"The problem of homelessness, poverty and street children faces every country and should concern us all. The United Nations estimates that their are over 150 million street children world wide. Whether the streets of Rio de Janeiro, Mumbai, Free Town, Bucharest or New York, the problems children face on the street are much the same. Hunger and safety are endless concerns, while drug and alcohol abuse run rampant. Street children are highly susceptible to become victims of abuse or human trafficking. Therefore street children run high risk of drug and alcohol abuse, contacting sexually transmitted diseases, including HIV/AIDS.
Street children run a huge risk of exploitation by those on the street, including each other, as well as that of the local law enforcements designed to serve and protect. Children on the street face more violence from the authorities, than that of other children, a factor that can often result in death. It was shown in studies by Human Rights Watch, that children where treated as second class or subhuman in many cases, beatings where often the result of nothing more than the fact they where unprotected street kids. Sexual exploitation and abuse by law enforcement has also been a factor for many children on the street, often asked to preform sex acts to escape arrest or harassment. Street children are easy targets for many factors including, innocence, illiteracy, and the sear fact that they are alone. So why are the police committing crimes against vulnerable children in so many cities around the world? “Several factors contribute to this phenomenon: police perceptions of street children as vagrants and criminals, widespread corruption and a culture of police violence, the inadequacy and non-implementation of legal safeguards, and the level of impunity that officials enjoy." (Police Violence Against Street Children).” - From www.children.foreignpolicyblogs.com/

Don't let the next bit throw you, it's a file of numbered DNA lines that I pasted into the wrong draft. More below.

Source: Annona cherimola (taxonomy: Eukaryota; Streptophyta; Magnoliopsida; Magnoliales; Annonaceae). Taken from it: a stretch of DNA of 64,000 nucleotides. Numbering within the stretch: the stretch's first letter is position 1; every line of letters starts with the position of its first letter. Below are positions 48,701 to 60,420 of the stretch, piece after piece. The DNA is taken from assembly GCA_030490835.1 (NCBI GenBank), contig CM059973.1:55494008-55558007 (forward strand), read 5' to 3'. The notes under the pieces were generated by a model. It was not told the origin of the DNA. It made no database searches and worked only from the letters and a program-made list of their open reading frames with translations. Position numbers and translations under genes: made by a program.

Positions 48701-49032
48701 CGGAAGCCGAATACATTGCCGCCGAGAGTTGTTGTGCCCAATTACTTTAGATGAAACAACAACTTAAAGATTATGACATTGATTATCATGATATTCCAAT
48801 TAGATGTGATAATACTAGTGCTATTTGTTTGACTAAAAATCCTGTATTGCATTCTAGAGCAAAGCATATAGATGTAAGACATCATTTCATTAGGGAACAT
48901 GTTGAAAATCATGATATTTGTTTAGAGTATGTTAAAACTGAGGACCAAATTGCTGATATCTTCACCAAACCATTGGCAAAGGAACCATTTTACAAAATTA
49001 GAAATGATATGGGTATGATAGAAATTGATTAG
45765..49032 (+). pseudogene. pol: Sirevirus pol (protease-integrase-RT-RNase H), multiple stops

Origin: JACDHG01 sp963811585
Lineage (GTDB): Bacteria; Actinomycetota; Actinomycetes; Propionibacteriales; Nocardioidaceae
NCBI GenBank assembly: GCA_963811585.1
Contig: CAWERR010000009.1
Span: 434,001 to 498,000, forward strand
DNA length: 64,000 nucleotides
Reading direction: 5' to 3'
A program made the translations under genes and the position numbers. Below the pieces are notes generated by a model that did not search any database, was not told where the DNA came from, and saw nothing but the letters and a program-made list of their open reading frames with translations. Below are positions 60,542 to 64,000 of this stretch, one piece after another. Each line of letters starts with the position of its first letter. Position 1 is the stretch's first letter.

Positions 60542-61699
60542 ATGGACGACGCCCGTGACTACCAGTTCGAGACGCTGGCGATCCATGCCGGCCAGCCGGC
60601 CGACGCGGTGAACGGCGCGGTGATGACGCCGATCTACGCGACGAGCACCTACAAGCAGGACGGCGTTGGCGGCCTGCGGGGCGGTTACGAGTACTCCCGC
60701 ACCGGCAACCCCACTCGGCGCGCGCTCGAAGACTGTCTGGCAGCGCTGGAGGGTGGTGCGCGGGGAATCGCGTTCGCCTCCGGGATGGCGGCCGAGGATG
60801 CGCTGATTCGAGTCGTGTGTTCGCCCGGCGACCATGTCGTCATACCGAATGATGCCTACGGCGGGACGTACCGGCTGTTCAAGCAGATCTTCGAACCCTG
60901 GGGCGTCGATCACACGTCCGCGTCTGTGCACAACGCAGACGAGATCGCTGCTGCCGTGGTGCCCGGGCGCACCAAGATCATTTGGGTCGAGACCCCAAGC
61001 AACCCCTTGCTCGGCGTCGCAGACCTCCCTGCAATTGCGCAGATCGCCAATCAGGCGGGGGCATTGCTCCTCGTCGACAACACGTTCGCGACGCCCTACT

Angola - Africa
Child advocates estimate that thousands of street children in southern Africa have been accused of witchcraft and cast out by their families. In Uige Province of northern Angola, boys found a home in an abandoned building.
Photo: Vanessa Vick for
The New York Times